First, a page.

It didn’t take too long to turn it all around, did it? After THE MUMMY with Tom Cruise misfired on most of its cylinders—I liked the movie, but there’s no harm in liking a seriously flawed movie, and well, Sofia Boutella looks ah-may-zing in bandages and corpse makeup—the proposed Dark Universe looked to be dead in the water. We all should know better, though, when dealing with the Universal Monsters. They may be killed off again and again, but they always come back. THE MUMMY tanked and the “grand design” for a shared cinematic universe, focused on “action-adventure” instead of Horror, went belly-up. As of this past weekend, how things have changed.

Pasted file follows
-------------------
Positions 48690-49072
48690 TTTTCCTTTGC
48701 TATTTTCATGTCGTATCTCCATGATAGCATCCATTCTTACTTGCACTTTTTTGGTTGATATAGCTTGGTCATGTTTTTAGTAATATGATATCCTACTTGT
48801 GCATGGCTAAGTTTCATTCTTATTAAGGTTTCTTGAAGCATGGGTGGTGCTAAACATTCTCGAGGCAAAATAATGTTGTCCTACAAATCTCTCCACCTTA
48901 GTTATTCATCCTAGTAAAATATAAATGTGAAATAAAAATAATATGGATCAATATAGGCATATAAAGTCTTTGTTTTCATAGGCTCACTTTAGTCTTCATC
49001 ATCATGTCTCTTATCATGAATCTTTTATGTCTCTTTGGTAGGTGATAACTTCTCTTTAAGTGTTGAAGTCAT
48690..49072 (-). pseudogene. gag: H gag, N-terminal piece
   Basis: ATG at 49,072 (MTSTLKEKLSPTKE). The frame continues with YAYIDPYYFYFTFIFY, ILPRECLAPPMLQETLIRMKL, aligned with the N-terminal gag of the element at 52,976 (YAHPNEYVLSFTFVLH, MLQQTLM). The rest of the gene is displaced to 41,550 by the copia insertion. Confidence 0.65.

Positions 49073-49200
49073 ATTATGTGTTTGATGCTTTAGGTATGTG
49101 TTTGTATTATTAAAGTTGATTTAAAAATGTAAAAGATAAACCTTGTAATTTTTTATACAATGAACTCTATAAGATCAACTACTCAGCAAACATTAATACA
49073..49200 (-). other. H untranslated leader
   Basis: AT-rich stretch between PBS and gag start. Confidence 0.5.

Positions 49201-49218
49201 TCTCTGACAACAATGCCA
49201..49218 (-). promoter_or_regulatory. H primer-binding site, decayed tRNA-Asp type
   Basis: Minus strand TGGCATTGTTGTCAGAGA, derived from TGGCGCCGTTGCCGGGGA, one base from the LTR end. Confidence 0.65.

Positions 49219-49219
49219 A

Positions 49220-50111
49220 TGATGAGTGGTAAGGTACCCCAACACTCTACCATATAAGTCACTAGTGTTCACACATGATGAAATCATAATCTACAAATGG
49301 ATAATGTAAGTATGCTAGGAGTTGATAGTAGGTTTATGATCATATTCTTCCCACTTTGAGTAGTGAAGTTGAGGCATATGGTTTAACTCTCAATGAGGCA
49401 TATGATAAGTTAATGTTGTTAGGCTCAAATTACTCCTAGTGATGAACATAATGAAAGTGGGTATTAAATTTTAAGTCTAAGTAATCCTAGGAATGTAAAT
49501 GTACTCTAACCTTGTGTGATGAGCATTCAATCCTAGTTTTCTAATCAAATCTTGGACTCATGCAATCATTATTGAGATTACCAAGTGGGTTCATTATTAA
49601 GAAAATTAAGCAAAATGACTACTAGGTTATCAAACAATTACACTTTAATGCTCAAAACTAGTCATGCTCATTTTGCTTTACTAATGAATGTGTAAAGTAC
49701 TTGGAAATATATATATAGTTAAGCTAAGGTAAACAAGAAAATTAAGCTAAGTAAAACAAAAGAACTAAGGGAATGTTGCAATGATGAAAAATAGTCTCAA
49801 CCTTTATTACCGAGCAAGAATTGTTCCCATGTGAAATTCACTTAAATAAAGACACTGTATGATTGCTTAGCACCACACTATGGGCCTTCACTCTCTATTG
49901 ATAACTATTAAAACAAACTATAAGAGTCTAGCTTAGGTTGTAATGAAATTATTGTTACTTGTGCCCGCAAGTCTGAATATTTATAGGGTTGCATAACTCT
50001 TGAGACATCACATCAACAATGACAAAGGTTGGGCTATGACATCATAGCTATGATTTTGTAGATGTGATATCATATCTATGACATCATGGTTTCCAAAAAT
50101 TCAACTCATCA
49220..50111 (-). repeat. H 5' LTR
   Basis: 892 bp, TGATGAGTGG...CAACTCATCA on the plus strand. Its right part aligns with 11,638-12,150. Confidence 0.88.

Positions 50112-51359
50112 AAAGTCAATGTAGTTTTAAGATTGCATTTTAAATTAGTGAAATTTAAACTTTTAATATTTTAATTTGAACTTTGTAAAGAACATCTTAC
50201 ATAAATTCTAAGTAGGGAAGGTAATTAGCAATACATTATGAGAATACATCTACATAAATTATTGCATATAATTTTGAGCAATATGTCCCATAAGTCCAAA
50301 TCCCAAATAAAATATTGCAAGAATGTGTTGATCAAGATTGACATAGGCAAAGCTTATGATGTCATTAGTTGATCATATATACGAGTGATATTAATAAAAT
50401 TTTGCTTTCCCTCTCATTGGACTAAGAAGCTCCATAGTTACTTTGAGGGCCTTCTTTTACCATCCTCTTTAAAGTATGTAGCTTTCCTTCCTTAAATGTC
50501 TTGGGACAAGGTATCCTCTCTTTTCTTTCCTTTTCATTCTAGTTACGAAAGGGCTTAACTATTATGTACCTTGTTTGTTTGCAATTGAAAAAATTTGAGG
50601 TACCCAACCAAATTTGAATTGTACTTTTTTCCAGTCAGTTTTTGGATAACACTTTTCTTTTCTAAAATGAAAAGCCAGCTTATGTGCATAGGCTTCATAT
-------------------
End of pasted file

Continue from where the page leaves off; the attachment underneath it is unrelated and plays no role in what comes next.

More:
THE INVISIBLE MAN was a huge hit. It had a budget of $7 million. The formula is that a movie must make 2 and ½ times its budget to be considered a success. That would mean THE INVISIBLE MAN would have had to bring in around $18 million over the course of its entire run to count it as a win. It made $29 million domestically and another $20 million internationally—in just its opening weekend! This way overshot the projections, which were that it would bring in some $20 million domestically. Blumhouse can make great movies on the cheap, relatively speaking, with now-proven lucrative returns. Expect Universal to hand over the Monsters to Blumhouse, carte blanche. And that’s a really good thing.